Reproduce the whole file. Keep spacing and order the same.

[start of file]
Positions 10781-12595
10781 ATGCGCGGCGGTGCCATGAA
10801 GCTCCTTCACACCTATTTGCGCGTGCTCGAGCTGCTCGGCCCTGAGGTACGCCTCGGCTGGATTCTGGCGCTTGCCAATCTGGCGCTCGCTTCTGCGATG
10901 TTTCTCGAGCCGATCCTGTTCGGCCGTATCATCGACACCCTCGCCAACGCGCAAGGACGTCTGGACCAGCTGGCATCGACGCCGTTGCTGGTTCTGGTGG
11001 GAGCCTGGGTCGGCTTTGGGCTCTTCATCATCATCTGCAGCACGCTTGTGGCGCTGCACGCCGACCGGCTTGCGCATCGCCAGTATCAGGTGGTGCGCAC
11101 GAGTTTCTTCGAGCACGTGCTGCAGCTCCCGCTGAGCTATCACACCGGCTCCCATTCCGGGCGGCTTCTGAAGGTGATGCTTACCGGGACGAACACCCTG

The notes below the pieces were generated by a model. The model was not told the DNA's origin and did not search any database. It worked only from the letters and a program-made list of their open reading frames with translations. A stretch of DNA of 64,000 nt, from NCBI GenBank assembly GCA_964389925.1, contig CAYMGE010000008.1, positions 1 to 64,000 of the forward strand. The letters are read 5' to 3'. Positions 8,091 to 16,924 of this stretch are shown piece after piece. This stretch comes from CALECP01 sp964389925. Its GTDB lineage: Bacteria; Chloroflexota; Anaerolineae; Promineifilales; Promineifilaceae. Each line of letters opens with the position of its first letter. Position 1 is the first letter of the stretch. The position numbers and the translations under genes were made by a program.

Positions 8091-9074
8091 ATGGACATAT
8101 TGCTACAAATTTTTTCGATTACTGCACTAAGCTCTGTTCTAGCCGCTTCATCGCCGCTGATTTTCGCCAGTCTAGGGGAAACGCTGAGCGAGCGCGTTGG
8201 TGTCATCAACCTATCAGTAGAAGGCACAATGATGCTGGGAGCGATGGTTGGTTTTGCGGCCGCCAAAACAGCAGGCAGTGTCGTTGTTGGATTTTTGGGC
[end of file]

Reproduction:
Positions 10781-12595
10781 ATGCGCGGCGGTGCCATGAA
10801 GCTCCTTCACACCTATTTGCGCGTGCTCGAGCTGCTCGGCCCTGAGGTACGCCTCGGCTGGATTCTGGCGCTTGCCAATCTGGCGCTCGCTTCTGCGATG
10901 TTTCTCGAGCCGATCCTGTTCGGCCGTATCATCGACACCCTCGCCAACGCGCAAGGACGTCTGGACCAGCTGGCATCGACGCCGTTGCTGGTTCTGGTGG
11001 GAGCCTGGGTCGGCTTTGGGCTCTTCATCATCATCTGCAGCACGCTTGTGGCGCTGCACGCCGACCGGCTTGCGCATCGCCAGTATCAGGTGGTGCGCAC
11101 GAGTTTCTTCGAGCACGTGCTGCAGCTCCCGCTGAGCTATCACACCGGCTCCCATTCCGGGCGGCTTCTGAAGGTGATGCTTACCGGGACGAACACCCTG

The notes below the pieces were generated by a model. The model was not told the DNA's origin and did not search any database. It worked only from the letters and a program-made list of their open reading frames with translations. A stretch of DNA of 64,000 nt, from NCBI GenBank assembly GCA_964389925.1, contig CAYMGE010000008.1, positions 1 to 64,000 of the forward strand. The letters are read 5' to 3'. Positions 8,091 to 16,924 of this stretch are shown piece after piece. This stretch comes from CALECP01 sp964389925. Its GTDB lineage: Bacteria; Chloroflexota; Anaerolineae; Promineifilales; Promineifilaceae. Each line of letters opens with the position of its first letter. Position 1 is the first letter of the stretch. The position numbers and the translations under genes were made by a program.

Positions 8091-9074
8091 ATGGACATAT
8101 TGCTACAAATTTTTTCGATTACTGCACTAAGCTCTGTTCTAGCCGCTTCATCGCCGCTGATTTTCGCCAGTCTAGGGGAAACGCTGAGCGAGCGCGTTGG
8201 TGTCATCAACCTATCAGTAGAAGGCACAATGATGCTGGGAGCGATGGTTGGTTTTGCGGCCGCCAAAACAGCAGGCAGTGTCGTTGTTGGATTTTTGGGC